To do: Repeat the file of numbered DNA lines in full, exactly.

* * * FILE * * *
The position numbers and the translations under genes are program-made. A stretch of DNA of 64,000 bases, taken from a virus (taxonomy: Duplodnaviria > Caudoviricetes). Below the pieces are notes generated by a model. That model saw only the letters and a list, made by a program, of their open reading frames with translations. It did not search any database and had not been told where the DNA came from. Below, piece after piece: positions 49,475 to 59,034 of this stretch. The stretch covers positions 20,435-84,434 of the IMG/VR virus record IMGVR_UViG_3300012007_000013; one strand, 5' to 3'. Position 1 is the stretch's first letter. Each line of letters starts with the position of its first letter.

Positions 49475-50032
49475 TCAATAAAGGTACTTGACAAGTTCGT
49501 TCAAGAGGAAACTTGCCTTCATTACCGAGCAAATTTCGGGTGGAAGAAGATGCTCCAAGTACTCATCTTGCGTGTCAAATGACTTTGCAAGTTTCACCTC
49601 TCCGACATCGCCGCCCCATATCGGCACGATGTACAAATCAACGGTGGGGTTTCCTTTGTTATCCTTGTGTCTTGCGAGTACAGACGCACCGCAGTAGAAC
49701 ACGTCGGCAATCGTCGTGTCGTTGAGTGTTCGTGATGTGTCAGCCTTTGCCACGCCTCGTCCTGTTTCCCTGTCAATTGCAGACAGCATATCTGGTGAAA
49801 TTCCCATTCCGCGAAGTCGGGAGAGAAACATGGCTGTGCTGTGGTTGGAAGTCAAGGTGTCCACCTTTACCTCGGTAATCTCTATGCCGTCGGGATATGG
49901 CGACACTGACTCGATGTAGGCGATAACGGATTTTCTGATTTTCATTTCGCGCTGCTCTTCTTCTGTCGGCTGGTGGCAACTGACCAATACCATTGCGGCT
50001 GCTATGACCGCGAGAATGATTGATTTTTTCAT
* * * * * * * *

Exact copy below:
The position numbers and the translations under genes are program-made. A stretch of DNA of 64,000 bases, taken from a virus (taxonomy: Duplodnaviria > Caudoviricetes). Below the pieces are notes generated by a model. That model saw only the letters and a list, made by a program, of their open reading frames with translations. It did not search any database and had not been told where the DNA came from. Below, piece after piece: positions 49,475 to 59,034 of this stretch. The stretch covers positions 20,435-84,434 of the IMG/VR virus record IMGVR_UViG_3300012007_000013; one strand, 5' to 3'. Position 1 is the stretch's first letter. Each line of letters starts with the position of its first letter.

Positions 49475-50032
49475 TCAATAAAGGTACTTGACAAGTTCGT
49501 TCAAGAGGAAACTTGCCTTCATTACCGAGCAAATTTCGGGTGGAAGAAGATGCTCCAAGTACTCATCTTGCGTGTCAAATGACTTTGCAAGTTTCACCTC
49601 TCCGACATCGCCGCCCCATATCGGCACGATGTACAAATCAACGGTGGGGTTTCCTTTGTTATCCTTGTGTCTTGCGAGTACAGACGCACCGCAGTAGAAC
49701 ACGTCGGCAATCGTCGTGTCGTTGAGTGTTCGTGATGTGTCAGCCTTTGCCACGCCTCGTCCTGTTTCCCTGTCAATTGCAGACAGCATATCTGGTGAAA
49801 TTCCCATTCCGCGAAGTCGGGAGAGAAACATGGCTGTGCTGTGGTTGGAAGTCAAGGTGTCCACCTTTACCTCGGTAATCTCTATGCCGTCGGGATATGG
49901 CGACACTGACTCGATGTAGGCGATAACGGATTTTCTGATTTTCATTTCGCGCTGCTCTTCTTCTGTCGGCTGGTGGCAACTGACCAATACCATTGCGGCT
50001 GCTATGACCGCGAGAATGATTGATTTTTTCAT